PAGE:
3698. Robert Southey to Charles Watkin Williams Wynn, [c. 30 June 1821]
3698. Robert Southey to Charles Watkin Williams Wynn, [c. 30 June 1821]*
My dear Wynn
I wish I had been near enough when Hobhouse spoke of his English friends usage at Milan,  to have supplied you with the main fact which it was not convenient <for him> to tell. – I heard it at Milan.  The English Gentleman was Dr Polidori,  who giving himself English airs at the Opera, tapt an Austrian Officer on the shoulder, & desired him to pull off his hat. The Officer simply looked round at him with some surprize for he happened to be the Commandant of Milan.  Polidori then threatened to take off his hat for him, upon which the Officer walkd with him into the lobby, & deliverd him x into the Centinels care.
* MS: National
Library of Wales, MS 4813D. ALS; 1p.
Previously published: Kenneth Curry (ed.), New Letters of Robert Southey, 2 vols (London and New York, 1965), II, p. 177 [where it is mis-dated ‘[Autumn, 1817]’
Dating note: Southey probably learnt of the speech by Hobhouse, which he mentions in this letter, in the newspapers on 30 June 1821 and wrote immediately to Wynn. BACK
 In a debate in the House of Commons on 29 June 1821, John Cam Hobhouse (1786–1869; DNB) stated: ‘Some time since he happened to be in the theatre in Milan, in company with an English physician [John Polidori (1795–1821; DNB)]. His friend being incommoded with the cap of a grenadier officer who stood before him, begged him to take it off that he might see what was going on. To this civil request a rude answer was given, and the Englishman desired the grenadier to walk out of the box. The invitation being immediately complied with, both himself and his friend concluded that the preliminaries of a more particular meeting were immediately to be arranged [i.e. a duel]. The House would judge of their mutual surprise, when, upon crossing a lobby, his friend was seized, put in the guard-house, and next morning desired, by a message from count Saurau [Franz Joseph, Count von Saurau (1760–1832; Austrian Governor of Lombardy 1815–1818], to quit the Milanese immediately. Upon his remonstrating with the count, upon the hardship of the case, the count replied, “I believe you are aware that the same thing might be done in England by lord Castlereagh, [Robert Stewart, Viscount Castlereagh (1769–1822; DNB), Foreign Secretary 1812–1822] under the alien act.”’ BACK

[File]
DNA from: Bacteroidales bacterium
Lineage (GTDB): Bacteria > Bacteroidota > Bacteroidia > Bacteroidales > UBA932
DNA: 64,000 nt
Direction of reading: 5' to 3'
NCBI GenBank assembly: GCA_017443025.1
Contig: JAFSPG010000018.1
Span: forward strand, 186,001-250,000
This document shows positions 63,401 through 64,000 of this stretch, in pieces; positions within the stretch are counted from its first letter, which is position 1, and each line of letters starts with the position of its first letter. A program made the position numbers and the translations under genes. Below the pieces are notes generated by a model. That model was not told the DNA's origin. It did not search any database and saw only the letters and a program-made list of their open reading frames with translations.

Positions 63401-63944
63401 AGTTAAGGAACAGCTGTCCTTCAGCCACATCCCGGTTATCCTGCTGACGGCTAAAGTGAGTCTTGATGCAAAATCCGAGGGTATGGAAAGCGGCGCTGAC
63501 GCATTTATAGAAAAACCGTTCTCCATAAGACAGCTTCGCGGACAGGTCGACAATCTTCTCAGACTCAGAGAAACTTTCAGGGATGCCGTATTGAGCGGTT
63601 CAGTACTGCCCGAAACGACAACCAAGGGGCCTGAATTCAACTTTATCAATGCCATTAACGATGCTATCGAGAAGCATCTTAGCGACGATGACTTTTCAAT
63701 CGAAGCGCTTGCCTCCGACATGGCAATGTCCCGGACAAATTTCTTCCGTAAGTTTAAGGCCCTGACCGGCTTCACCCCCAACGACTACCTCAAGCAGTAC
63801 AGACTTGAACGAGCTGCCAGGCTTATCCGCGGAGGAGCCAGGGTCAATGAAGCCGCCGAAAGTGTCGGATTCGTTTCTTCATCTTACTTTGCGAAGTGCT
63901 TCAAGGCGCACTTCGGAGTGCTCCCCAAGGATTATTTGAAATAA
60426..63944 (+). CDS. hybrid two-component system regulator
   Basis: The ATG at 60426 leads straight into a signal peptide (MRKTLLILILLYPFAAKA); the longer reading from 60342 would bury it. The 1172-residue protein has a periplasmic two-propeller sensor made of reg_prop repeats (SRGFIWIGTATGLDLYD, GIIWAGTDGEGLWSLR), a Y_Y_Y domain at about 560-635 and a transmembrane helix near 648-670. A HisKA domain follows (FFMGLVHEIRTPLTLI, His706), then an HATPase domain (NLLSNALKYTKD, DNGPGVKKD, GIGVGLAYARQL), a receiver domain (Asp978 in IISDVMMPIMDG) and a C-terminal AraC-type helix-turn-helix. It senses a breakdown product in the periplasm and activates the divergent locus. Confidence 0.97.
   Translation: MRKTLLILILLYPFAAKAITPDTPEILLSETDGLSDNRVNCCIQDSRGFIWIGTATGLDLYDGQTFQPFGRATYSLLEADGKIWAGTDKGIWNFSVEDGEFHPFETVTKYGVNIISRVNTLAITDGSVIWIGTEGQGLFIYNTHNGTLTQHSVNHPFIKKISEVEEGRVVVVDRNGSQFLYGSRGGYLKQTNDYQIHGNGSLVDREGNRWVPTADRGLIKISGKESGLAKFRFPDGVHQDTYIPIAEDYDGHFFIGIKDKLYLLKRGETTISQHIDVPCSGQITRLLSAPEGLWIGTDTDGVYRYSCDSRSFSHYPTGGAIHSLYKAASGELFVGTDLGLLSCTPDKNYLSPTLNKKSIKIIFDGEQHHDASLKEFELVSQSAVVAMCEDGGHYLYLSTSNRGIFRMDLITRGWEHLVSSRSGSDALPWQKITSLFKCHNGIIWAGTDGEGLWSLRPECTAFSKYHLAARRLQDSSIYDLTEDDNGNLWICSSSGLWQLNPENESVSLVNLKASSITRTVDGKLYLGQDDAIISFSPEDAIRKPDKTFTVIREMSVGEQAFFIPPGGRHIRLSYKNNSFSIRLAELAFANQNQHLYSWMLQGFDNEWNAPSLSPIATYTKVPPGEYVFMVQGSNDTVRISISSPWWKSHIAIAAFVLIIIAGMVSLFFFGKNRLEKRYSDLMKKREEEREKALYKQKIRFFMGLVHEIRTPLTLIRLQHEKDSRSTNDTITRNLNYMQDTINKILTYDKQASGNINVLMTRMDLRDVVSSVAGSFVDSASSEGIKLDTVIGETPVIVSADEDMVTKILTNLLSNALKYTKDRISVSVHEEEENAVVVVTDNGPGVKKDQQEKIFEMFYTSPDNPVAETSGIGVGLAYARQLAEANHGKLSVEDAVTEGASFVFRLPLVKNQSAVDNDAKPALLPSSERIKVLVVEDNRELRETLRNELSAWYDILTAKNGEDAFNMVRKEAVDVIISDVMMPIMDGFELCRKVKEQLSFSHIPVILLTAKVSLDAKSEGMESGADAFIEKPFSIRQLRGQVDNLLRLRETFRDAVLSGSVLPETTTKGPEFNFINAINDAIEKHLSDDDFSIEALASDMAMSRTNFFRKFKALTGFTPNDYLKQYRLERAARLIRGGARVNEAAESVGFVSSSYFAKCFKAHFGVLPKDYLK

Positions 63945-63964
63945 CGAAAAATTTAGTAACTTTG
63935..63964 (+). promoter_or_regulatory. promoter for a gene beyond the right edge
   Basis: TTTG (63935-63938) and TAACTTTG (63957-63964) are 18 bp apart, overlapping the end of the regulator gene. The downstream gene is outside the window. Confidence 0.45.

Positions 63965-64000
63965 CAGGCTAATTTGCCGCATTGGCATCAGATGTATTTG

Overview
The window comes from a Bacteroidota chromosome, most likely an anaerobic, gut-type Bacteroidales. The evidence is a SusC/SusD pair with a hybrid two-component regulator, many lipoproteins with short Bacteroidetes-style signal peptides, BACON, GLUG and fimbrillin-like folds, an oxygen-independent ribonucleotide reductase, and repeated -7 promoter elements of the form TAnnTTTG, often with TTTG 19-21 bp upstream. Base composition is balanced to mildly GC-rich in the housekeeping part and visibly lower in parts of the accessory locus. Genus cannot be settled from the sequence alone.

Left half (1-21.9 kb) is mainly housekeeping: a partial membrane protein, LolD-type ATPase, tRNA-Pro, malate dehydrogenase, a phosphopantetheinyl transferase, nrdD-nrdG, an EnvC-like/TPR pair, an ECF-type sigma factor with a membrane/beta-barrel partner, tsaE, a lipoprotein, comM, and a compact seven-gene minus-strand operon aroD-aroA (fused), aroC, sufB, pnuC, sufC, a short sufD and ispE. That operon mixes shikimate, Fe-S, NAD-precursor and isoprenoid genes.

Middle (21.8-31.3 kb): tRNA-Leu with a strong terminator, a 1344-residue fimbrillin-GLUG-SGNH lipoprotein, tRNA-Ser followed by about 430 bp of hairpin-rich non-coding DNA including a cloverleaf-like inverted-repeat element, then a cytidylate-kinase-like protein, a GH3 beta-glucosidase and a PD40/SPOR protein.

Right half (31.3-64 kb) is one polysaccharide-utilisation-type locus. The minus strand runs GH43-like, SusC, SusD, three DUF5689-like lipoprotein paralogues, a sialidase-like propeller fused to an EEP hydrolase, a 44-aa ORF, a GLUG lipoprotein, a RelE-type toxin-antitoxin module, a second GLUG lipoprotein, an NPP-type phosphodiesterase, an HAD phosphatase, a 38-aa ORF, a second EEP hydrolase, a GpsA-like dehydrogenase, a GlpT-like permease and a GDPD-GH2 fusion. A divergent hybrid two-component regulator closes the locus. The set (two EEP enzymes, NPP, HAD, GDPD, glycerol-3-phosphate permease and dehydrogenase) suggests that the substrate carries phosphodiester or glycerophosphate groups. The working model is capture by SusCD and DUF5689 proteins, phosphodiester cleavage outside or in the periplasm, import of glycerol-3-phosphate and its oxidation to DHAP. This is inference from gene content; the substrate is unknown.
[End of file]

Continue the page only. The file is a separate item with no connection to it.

The Anglo-Italian writer and physician, John Polidori, had accompanied Byron to mainland Europe in 1816. After his dismissal in mid-September 1816, Polidori went to Milan. The incident described by Southey and Hobhouse happened on 28 October 1816 at La Scala opera house. Polidori was only saved from worse consequences after the intercession of Byron and a number of other acquaintances. BACK